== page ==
10/24/12 — Embracing life, showing heaven, giving hope

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Embracing life, showing heaven, giving hope

By Becky Barclay
Published in News on October 24, 2012 1:46 PM

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Jeane Anderson acts out a scene alongside Alan Sutton, left, in the Judgement House put on by the First Pentecostal Holiness Church. The show features nine scenes that follow a community in turmoil, being terrorized by an unknown evil. Judgement House runs through Nov. 11. Days and hours are Friday from 6:30 to 10 p.m., Saturday from 6 to 10 p.m. and Sunday from 5 to 9 p.m.

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Alan Sutton carries Megan Jackson, 6, out of a "burning" building as they act out a scene in the Judgement House put on by the First Pentecostal Holiness Church.

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Mike Ludwig acts out a scene in the Judgement House put on by the First Pentecostal Holiness Church.

There have been stories about youths dealing with drugs, alcohol and bullying. There have been stories about families dealing with tragedy and conflict. And there has even been stories about the rapture.

But they all have one thing in common -- the hope of eternity in heaven.

Judgement House has a been a fall project of First Pentecostal Holiness Church for 20 years now, and even after all these years, people still are willing to wait in line to see the newest production.

"We began it originally to give teenagers an alternative to Halloween," said pastor Bill Rose. "The youth group here produced the first one.

"Then it turned into a much larger production involving more adults who saw the benefit of it. And it has continued to expand for 20 years."

Rose recalls the storyline of that first Judgement House.

"It was about a teenager struggling with alcohol, and he got into a car accident and passed away," he said. "I think it was very positive and we think it had an impact on people seeing it."

Other themes have included a family in crisis after their little boy was playing with matches and accidentally set the house on fire, killing his sister; a school shooting shortly after the Columbine tragedy; and a school bus wreck.

"What we are trying to embrace is the very briefness of life," Rose said. "Life is precious, but brief.

"We've wrapped our stories around families, their struggles and successes. We're just trying to embrace people's ordinary lives and their ordinary struggles."

But amid all the tragedy and conflict, the dramas always end on a positive note.

"We're always talking about the hope of heaven," Rose said. "Our drama is always intended to present people with life and death scenarios and the consequences of life.

"Eternity has two places. There's a place called heaven that God created for us, and where those who've accepted Jesus as their savior go to. And there's a real hell that's occupied by people who rejected salvation and have chosen to pay for their own sins. Those are the two consequences of choices."

This year's drama centers around the reconciliation of a family.

"There's forgiveness and healing," Rose said. "That's one of those beautiful positive things that we're trying to portray -- that there's hope and healing for brokenness when there's brokenness in families."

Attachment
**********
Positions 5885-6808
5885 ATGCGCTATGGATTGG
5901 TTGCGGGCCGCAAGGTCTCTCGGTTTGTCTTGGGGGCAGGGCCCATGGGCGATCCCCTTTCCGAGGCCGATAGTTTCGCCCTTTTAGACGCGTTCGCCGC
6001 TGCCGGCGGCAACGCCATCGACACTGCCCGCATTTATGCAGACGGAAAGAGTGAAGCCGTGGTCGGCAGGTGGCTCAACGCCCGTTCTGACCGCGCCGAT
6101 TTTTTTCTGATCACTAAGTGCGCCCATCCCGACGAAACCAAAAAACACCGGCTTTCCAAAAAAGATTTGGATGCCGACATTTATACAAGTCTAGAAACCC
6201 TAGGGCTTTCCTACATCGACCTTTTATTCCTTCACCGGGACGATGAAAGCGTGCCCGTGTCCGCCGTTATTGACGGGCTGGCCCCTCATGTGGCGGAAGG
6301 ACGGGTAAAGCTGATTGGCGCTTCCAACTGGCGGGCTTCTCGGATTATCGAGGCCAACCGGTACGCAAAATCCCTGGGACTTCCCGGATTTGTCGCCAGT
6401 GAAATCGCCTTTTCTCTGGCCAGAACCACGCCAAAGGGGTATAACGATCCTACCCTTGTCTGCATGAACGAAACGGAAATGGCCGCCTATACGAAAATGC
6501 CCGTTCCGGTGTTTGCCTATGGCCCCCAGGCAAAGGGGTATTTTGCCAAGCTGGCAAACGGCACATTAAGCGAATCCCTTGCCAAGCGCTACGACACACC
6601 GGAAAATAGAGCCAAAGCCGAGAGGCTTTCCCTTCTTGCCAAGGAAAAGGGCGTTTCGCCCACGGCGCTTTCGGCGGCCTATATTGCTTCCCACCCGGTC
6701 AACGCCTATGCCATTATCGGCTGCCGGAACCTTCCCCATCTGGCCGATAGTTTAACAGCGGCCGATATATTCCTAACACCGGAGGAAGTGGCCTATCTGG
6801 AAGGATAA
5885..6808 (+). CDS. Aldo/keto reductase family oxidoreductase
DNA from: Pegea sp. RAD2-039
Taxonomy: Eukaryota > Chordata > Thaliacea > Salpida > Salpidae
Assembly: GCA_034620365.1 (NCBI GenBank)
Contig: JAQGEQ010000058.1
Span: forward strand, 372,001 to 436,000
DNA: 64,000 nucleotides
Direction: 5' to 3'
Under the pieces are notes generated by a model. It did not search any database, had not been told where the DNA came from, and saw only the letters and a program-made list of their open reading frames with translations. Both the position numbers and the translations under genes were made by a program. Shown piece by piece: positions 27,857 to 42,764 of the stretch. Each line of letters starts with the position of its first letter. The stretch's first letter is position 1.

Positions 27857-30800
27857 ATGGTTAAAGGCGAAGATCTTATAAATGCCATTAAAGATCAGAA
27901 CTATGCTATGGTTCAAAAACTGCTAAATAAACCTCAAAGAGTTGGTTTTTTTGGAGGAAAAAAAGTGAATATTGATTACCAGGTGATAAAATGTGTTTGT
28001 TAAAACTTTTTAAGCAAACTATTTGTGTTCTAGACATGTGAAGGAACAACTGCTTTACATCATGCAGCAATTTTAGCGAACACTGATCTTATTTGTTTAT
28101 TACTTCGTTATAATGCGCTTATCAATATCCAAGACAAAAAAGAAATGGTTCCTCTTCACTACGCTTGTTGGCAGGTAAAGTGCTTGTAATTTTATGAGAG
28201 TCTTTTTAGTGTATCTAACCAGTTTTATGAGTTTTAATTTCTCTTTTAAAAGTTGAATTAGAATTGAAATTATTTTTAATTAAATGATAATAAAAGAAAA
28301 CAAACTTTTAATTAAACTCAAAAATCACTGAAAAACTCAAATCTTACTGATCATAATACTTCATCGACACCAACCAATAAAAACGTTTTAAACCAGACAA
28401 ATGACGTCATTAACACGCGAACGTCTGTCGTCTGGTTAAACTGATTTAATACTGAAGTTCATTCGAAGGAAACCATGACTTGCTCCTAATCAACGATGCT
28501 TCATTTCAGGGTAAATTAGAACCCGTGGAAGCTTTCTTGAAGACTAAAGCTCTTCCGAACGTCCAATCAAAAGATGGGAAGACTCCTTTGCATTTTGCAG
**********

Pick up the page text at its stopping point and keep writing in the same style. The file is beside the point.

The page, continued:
The dramas don't just happen each year. It's a long involved process involving many people.

In May, a committee starts talking about concepts. In June, the writing begins, and is completed in July. Then in August, actors start training and sets are designed.

Judgement House has grown over the years. The first year saw 500 people attend and 1,500 the second year. But by the third year, attendance jumped to 9,000, Rose said.

"That's when it started taking on a life of its own," he said.

And as it took on a life of its own, it grew tremendously.

This year, the drama is divided into several different scenes. Those attending walk from one to the other. For those who have trouble walking, wheelchairs are available. And for those who have trouble standing, folding chairs are available.

The first scene is always the big scene, Rose said.

"One year we did an outdoor lake scene with a motor boat that ran across the lake," he said. "Some kids fell out and one saved another from drowning. We bought a huge pond tarp and built sides. It had a train track inside that the boat ran on."

This year, the first scene is an entire city.

"We will have a house fire with live fire," Rose said. "Firemen from Antioch Volunteer Fire Department will be part of that scene."

The drama always has been and always will be free, he said.

"One of our greatest beliefs is that the gospel is free and grace is free, so our drama is free," Rose said. "Our church has been blessed and our members are committed to giving to the kingdom of God, and this drama is part of it.

"We really believe in life change -- that God's grace saves people. We believe in eternity and we want to help people embrace the reality that you can't live forever here. You're going to have to live somewhere after you die. And we want that to be heaven."

And Rose sees people changing during the drama each year.

"The first year, 12 people experienced salvation through our counselors who are available during the drama," he said. "Last year, 1,200 people experienced salvation. In the 20 years we've been doing Judgement House, more than 250,000 have attended and 20,000 people have made a commitment to God."

People come from out of town and even out of state to see the drama.

Rose said one group from South Carolina has been coming for 15 years. Others come from Virginia, Texas, Florida, Georgia, Tennessee and even New York.

Judgement House runs through Nov. 11. Days and hours are Friday from 6:30 to 10 p.m., Saturday from 6 to 10 p.m. and Sunday from 5 to 9 p.m.